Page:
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Memories of his first job at Tower Market

March 24, 2011|By Katherine Yamada
  • The new Tower Market on the corner of Central Avenue and Vine Street offered a coffee shop, bakery, groceries, dry goods and meats, all with convenient parking in front. Photo circa 1928. (courtesy Special Collections, Glendale Public Library)
The new Tower Market on the corner of Central Avenue and…

When Art Cobery drives along Central Avenue and passes the old Tower Market on Central and Vine Street in Glendale, he thinks back to the days of his youth. Cobery got his first job — and his Social Security number — at Proctor’s meat market. That led to an exciting job out in the desert for two summers.

“This was during World War II, when many men were overseas,” he said. “I was in the sixth grade, but I was older than the others and working already.”

Tower Market had several small businesses, Cobery recalled.

“George Proctor ran the meat market, the grocery was run by Germans, and a Greek ran the restaurant.”

There were four children in the Cobery family and they lived in a big house on Vine. Like many in those days, his mother took in three or four boarders and feeding those boarders became a challenge when food rationing was introduced at the beginning of the war.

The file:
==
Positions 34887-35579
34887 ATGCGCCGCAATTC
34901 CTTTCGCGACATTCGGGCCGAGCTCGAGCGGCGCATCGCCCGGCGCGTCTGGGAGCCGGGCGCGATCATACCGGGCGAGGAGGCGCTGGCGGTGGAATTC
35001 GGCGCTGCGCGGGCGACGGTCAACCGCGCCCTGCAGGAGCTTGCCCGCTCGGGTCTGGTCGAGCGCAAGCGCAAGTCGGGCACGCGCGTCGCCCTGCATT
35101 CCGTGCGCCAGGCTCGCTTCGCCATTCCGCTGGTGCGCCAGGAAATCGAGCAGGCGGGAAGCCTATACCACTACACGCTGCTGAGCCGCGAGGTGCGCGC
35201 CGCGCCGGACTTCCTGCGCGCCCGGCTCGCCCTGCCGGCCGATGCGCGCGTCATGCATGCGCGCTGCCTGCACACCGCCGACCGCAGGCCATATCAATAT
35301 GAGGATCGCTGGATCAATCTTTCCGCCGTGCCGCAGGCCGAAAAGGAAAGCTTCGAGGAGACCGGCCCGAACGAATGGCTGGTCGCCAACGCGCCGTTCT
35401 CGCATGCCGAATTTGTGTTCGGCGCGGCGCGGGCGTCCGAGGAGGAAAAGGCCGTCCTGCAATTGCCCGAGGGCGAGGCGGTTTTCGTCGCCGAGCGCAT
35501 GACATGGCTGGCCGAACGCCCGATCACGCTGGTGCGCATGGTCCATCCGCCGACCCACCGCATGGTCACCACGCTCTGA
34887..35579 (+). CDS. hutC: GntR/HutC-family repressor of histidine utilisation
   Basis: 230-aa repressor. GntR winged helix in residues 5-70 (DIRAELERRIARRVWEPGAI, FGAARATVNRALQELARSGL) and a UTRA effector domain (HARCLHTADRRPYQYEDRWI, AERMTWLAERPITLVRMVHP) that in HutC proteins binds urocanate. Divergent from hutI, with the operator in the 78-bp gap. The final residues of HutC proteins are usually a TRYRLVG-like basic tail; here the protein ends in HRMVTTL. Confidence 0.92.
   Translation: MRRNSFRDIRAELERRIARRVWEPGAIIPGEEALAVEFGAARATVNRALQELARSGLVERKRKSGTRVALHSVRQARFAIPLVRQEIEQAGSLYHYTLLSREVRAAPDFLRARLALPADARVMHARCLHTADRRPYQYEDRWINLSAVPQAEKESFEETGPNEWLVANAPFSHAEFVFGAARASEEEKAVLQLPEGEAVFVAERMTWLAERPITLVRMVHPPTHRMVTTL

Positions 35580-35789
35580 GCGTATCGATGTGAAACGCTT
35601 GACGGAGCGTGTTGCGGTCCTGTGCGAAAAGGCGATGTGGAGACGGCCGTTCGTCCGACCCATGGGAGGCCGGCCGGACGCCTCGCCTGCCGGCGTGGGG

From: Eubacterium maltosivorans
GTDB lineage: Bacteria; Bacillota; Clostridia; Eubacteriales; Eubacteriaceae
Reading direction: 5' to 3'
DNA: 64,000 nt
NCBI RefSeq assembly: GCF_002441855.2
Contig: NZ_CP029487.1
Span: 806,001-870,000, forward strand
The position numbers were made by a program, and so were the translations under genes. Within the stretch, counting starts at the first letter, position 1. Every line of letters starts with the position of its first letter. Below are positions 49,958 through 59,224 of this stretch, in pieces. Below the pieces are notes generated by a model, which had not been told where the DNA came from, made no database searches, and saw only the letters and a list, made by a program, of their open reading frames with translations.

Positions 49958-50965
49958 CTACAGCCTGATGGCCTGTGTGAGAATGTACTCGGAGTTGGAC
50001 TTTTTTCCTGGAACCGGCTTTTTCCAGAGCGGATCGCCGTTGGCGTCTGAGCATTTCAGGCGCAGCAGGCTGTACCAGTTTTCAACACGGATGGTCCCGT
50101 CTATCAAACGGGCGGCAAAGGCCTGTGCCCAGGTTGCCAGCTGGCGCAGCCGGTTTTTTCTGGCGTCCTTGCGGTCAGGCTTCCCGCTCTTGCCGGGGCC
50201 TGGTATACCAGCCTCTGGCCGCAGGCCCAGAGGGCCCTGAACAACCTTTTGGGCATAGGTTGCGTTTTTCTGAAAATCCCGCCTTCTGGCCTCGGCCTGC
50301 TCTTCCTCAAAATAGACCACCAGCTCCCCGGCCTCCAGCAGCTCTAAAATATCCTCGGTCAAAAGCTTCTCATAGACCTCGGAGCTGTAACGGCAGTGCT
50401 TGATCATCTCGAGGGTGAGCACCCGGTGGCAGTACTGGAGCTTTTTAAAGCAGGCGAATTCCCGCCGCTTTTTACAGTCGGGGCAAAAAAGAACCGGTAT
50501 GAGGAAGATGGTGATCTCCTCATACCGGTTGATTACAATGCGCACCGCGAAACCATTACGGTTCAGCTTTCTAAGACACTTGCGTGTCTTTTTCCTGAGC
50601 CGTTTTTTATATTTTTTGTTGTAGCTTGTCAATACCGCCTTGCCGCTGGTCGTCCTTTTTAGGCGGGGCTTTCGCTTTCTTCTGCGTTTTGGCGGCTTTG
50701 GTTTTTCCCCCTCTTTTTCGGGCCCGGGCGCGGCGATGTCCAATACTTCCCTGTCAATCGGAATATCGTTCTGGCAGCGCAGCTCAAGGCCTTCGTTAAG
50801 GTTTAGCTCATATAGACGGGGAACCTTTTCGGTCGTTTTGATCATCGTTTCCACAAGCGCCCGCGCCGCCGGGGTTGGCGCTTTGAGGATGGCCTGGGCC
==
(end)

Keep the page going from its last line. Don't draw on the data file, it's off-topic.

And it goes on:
Everyone had ration books, he said, and, since he worked in a meat market, he knew the value of the ration stamps, especially the red ones.

“You couldn’t buy red meat without them.”

Cobery got to know many of his customers, including Dora Verdugo, who had a boarding house on nearby Elk Avenue.

“She used to come in two or three times a week. We all knew that she was of Glendale’s founding family. I thought it was pitiful that she, too, had a boarding house.”

He laughed as he added that Verdugo seemed old to him in the early 1940s when he was a teenager, but that she was still around for so many more years. (She died in 1984 at the age of 102, according to George Ellison of Special Collections at Glendale Central Library.)

Another of Cobery’s customers was a man named Sidney Smith.

“He came in frequently and bought large quantities of meat. I found out he had a large ranch out past Barstow. They ran 600 head of cattle but didn’t butcher, so they had to buy their meat from us.”

Smith offered Cobery a summer job on his ranch as a cook.

“I was 16 or so.”

On his first day of work, Cobery went to Smith’s house on North Central.

“It was opposite where Mountain Street ends at Central. His property went way back to the next block. The house was huge,” Cobery said. “There were barns and a 15- to 20-foot-high aviary. It was all there until the 1950s.”

Smith had a son, Lee, and a daughter, he added.

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